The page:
When no immediate answer came, after about five seconds, Flaherty added, “That’s the whole question.”
Hamilton responded by describing some of the topic areas on which he’d heard feedback from councilmembers and the minor numerical changes that the controller had made.
Flaherty pressed on: “What I meant in my question was: Between the proposal that we heard at the budget hearings in August, and now, have there been any changes? And I guess I feel like maybe your initial remarks, Mayor Hamilton, were responsive to a different question, if that makes sense.”
In Hamilton’s second try, he described the 142 written questions that councilmembers had posed to the administration and how the main themes were three: departmental assignment of the TDM position; the creation of an engineering department; and various aspects of the police budget.
In her summary, councilmember Isabel Piedmont-Smith gave her own answer to Flaherty’s question about what changes had been made between the time of the budget hearings and the final version of the budget.
“There are no changes that reflect concerns of councilmembers,” Piedmont-Smith said. She added, “The only change is because of Duke Energy increasing rates and a few adjustments of payroll, because of longevity, turnover and stuff like that.”
Piedmont-Smith continued, “But there’s no change that was requested by any colleagues, as far as I know, certainly not those that were requested by me.” She described sending the mayor an email after receiving the petition objecting to embedding social workers in the police department. “But I did not receive any response from the mayor to my email message,” Piedmont-Smith said.
The response Hamilton gave Flaherty to his question on Wednesday might have been typical for the sorts of responses Flaherty had received over the longer course of the budget process: “I will say, I’ve been generally disappointed with the answers to the questions that I’ve posed, both in meetings and written questions.”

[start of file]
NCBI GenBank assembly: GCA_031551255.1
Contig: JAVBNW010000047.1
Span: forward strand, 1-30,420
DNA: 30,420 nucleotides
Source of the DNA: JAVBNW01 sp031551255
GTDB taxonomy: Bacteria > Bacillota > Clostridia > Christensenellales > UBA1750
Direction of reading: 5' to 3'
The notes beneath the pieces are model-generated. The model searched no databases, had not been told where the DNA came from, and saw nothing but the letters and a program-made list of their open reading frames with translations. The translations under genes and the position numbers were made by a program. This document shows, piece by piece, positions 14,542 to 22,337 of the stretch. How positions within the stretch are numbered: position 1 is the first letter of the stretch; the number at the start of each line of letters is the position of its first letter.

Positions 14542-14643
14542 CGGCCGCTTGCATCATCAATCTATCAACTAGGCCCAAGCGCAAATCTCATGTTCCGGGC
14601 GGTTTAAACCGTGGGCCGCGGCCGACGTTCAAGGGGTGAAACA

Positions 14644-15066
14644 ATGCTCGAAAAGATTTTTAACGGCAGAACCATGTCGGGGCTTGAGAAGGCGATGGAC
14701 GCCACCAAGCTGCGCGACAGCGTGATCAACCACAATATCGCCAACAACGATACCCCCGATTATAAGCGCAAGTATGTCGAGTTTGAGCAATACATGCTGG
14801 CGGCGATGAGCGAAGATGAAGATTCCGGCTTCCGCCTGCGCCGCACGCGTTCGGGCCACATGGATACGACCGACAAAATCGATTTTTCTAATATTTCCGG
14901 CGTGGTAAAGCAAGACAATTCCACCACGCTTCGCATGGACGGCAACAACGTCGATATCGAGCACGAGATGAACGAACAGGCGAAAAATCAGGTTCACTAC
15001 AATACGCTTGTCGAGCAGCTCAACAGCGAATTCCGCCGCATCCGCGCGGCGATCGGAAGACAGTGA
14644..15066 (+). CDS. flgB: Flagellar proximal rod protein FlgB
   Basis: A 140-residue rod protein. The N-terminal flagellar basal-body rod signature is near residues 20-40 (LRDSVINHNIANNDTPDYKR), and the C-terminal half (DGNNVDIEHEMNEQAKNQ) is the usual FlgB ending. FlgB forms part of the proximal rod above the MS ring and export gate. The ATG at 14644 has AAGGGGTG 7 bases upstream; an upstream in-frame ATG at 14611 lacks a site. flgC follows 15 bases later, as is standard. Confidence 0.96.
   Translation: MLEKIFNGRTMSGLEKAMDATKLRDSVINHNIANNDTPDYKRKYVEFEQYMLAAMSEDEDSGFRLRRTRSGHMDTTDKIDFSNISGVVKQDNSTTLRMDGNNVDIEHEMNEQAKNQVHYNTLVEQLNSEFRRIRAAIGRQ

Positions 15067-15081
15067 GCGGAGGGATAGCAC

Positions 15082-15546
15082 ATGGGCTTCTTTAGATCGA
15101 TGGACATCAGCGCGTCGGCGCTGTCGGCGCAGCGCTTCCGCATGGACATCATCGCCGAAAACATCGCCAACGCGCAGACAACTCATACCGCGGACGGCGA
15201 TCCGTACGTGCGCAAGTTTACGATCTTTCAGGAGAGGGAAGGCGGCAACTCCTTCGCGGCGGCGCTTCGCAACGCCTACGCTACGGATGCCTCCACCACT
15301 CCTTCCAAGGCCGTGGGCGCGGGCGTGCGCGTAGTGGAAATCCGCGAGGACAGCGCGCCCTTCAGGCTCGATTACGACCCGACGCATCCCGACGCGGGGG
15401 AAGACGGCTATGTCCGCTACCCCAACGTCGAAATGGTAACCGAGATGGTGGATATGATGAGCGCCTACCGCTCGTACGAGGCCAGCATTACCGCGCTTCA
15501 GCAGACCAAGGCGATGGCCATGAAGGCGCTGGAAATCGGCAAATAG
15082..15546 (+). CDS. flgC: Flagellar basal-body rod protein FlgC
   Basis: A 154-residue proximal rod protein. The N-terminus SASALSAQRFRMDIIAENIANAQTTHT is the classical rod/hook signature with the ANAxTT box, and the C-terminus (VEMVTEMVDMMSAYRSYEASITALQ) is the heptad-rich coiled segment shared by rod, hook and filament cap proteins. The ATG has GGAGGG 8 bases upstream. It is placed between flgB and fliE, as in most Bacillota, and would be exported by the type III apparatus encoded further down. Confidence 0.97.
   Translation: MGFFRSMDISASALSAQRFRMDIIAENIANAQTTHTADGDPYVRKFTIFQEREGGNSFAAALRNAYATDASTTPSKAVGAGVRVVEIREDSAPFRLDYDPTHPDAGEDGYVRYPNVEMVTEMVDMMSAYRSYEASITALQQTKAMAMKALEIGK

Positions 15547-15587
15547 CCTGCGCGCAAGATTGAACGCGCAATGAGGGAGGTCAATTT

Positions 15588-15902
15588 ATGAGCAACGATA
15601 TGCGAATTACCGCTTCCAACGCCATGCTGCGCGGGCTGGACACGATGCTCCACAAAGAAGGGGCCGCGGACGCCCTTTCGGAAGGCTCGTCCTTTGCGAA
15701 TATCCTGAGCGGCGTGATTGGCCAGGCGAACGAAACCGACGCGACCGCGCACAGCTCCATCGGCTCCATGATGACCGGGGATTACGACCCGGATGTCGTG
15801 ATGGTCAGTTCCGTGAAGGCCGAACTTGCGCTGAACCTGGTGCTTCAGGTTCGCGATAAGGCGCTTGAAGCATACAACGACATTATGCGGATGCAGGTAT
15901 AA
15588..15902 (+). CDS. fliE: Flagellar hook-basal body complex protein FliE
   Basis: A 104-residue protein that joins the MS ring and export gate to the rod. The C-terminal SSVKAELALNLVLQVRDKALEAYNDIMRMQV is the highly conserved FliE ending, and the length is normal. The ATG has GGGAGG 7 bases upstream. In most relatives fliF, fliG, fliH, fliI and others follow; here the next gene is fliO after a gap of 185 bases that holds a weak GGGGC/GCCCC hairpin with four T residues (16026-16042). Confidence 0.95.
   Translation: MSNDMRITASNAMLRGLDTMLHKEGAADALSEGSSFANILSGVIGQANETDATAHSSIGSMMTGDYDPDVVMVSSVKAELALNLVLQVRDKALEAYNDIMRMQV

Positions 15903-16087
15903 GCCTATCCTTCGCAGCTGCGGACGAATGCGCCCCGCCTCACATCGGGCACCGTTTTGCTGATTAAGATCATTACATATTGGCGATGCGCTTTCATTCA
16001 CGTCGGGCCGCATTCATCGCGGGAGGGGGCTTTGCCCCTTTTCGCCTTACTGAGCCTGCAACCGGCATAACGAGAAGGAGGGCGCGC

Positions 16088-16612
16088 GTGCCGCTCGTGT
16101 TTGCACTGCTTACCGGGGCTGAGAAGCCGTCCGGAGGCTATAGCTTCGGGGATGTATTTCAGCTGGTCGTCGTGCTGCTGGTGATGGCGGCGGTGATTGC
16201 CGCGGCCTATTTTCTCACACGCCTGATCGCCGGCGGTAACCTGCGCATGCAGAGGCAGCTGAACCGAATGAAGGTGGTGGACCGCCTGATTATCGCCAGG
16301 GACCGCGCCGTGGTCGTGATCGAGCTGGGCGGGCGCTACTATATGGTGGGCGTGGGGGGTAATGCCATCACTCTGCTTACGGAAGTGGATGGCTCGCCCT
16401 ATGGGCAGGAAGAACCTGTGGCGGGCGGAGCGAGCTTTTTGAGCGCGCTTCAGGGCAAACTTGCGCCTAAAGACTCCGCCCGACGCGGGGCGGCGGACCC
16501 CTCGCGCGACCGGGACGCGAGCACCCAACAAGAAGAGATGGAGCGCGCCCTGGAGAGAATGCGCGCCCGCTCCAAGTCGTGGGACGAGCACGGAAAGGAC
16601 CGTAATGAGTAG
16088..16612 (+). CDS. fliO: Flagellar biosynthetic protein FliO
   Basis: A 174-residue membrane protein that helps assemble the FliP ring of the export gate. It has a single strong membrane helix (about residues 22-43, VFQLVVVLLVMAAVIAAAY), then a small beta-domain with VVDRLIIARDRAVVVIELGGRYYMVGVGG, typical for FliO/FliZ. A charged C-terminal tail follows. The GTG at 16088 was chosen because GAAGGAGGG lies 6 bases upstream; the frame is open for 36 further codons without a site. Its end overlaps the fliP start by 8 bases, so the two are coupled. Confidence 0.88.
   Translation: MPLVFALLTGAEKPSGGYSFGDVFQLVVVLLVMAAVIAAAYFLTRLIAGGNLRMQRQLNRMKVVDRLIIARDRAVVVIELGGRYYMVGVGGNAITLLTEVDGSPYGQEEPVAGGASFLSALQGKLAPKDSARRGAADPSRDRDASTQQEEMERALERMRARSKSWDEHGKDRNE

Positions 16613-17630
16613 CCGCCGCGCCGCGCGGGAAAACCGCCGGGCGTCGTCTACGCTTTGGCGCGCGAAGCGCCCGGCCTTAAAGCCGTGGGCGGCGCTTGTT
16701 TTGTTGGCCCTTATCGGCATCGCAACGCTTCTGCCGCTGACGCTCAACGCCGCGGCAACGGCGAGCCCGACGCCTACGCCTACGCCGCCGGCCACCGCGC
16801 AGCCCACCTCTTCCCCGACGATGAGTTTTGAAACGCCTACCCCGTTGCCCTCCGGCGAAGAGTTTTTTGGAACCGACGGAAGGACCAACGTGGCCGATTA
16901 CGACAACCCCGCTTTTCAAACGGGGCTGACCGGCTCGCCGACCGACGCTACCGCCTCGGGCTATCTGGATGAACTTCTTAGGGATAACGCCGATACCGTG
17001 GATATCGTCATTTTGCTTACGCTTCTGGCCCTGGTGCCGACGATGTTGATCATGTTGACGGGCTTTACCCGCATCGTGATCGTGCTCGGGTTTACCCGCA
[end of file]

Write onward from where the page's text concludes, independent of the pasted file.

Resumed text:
Flaherty added, “I feel like a lot of questions I’ve asked simply don’t get answered. They’re sort of answered with a different answer to a different question, or they’re only partially answered.”
Flaherty spoke at length about the budget process:
The issues for me are largely structural. You know, as far as I can tell, and I asked this question, the budget, as presented today, is a representation solely of the mayor’s vision and priorities. Zero changes were made between the budget hearings, and now in response to councilmember concerns and requests. And nor do I, in addition to my colleagues, feel like our requests and our preferences and policy priorities as laid out in the budget advance meeting were taken seriously. …
And I don’t feel like this budget reflects a lot of those priorities that were stated by councilmembers. Mayor Hamilton has said that the city budget is the biggest and most important policy document the city has. I agree. And a final yes or no vote is simply not an adequate level of input for the city’s elected fiscal body.
All of us on the council have policy priorities and views that deserve meaningful collaboration, and some measure of compromise from the mayoral administration in reaching a consensus budget, even if it’s not the preferred outcome of the mayor. And we simply haven’t seen that. And that’s true of other appropriation ordinances as well.
So there are broader takeaways here, substantial and fundamental changes that I think we need to make regarding our budgeting process going forward. Some of those are timing and simply allowing more time and clarifying timelines for the council and for public about how to do things….
Rosenbarger also lamented the lack of collaboration:
Now there’s been a lot of talk of collaborating together. But so far, in the 10 months, nine months, I haven’t I haven’t seen that. And I think maybe the only way to get something to change is to make big moves. So for this ordinance tonight, my plan is to vote no. I’m hoping between now and when we actually vote on the budget, some changes could be made. Because I think we all want to pass the budget for the city.
Sue Sgambelluri, who was chairing the session, gave Hamilton a chance to respond to the complaints about the lack of collaboration.
Hamilton said in part: “So I certainly welcome more input. I just want to make clear that we do adjust the budget based upon that input. We have adjusted the budget, we continue to adjust the budget. We welcome input on this budget.”